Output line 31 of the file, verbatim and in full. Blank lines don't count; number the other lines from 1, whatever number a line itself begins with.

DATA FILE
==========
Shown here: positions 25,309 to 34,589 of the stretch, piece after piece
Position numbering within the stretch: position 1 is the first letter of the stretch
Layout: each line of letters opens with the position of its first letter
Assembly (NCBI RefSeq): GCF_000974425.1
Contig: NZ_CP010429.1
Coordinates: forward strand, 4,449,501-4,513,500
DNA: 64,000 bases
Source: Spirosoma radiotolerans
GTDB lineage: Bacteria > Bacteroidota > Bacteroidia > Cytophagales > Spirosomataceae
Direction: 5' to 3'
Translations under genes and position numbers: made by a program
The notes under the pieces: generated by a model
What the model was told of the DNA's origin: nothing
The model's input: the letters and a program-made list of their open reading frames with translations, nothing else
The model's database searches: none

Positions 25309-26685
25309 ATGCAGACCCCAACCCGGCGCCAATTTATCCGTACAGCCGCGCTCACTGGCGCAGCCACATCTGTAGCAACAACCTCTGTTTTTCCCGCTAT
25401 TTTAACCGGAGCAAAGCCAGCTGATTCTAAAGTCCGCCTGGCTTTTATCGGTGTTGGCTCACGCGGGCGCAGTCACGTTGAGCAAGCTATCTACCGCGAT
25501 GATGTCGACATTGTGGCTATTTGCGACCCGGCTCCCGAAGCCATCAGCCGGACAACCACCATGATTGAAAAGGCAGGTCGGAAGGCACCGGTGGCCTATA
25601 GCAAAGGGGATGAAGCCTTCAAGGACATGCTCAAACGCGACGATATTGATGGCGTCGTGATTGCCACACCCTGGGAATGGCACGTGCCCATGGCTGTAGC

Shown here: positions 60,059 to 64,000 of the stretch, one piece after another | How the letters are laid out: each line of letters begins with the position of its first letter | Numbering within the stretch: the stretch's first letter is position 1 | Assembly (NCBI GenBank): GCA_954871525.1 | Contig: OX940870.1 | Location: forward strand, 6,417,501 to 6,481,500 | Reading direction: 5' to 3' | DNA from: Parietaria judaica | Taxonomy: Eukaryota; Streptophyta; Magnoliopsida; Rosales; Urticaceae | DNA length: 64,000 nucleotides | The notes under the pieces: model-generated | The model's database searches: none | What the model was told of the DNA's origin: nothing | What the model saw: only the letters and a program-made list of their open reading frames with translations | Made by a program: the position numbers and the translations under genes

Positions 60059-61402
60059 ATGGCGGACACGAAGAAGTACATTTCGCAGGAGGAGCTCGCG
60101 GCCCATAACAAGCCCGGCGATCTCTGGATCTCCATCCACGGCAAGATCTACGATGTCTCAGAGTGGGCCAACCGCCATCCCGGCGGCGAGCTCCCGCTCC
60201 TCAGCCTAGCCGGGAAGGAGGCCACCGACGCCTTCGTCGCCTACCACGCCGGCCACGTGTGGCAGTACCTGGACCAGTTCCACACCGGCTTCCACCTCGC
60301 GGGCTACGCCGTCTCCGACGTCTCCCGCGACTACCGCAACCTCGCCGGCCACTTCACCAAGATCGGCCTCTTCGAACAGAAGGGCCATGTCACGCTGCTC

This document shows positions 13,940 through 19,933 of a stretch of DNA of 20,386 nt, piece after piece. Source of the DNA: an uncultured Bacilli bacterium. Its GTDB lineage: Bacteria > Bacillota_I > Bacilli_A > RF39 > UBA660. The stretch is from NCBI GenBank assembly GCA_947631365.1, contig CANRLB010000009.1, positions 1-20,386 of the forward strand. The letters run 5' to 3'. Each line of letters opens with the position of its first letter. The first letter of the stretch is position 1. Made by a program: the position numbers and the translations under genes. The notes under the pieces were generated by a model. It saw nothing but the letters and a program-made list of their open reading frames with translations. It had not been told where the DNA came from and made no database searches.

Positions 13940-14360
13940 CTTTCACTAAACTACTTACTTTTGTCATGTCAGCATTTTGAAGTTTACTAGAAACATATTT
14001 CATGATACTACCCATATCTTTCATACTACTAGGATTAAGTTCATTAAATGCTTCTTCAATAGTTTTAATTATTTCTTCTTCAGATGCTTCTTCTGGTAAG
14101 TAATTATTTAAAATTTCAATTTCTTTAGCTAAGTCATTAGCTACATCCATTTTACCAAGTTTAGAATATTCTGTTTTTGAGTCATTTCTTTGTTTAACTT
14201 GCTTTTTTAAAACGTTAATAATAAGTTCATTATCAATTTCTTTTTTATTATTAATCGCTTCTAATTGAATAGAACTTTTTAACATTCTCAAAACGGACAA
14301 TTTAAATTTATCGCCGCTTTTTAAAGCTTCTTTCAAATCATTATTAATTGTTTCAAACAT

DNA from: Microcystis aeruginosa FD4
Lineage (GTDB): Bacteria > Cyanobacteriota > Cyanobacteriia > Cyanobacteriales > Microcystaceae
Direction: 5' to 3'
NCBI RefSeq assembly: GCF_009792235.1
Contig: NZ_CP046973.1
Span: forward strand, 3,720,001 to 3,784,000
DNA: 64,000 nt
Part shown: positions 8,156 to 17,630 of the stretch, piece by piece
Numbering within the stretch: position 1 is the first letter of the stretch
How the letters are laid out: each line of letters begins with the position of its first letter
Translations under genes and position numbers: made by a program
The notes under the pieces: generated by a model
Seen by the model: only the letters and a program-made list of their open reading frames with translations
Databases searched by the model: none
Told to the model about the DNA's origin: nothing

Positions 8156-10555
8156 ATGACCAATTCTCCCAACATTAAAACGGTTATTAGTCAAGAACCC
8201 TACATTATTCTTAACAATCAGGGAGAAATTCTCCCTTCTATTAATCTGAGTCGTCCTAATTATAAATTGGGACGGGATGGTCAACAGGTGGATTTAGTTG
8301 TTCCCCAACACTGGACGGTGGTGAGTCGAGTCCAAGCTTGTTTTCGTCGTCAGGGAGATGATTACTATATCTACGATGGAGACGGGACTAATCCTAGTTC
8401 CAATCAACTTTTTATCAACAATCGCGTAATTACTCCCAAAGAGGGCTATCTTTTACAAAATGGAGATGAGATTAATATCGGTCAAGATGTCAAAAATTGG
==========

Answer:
14101 TAATTATTTAAAATTTCAATTTCTTTAGCTAAGTCATTAGCTACATCCATTTTACCAAGTTTAGAATATTCTGTTTTTGAGTCATTTCTTTGTTTAACTT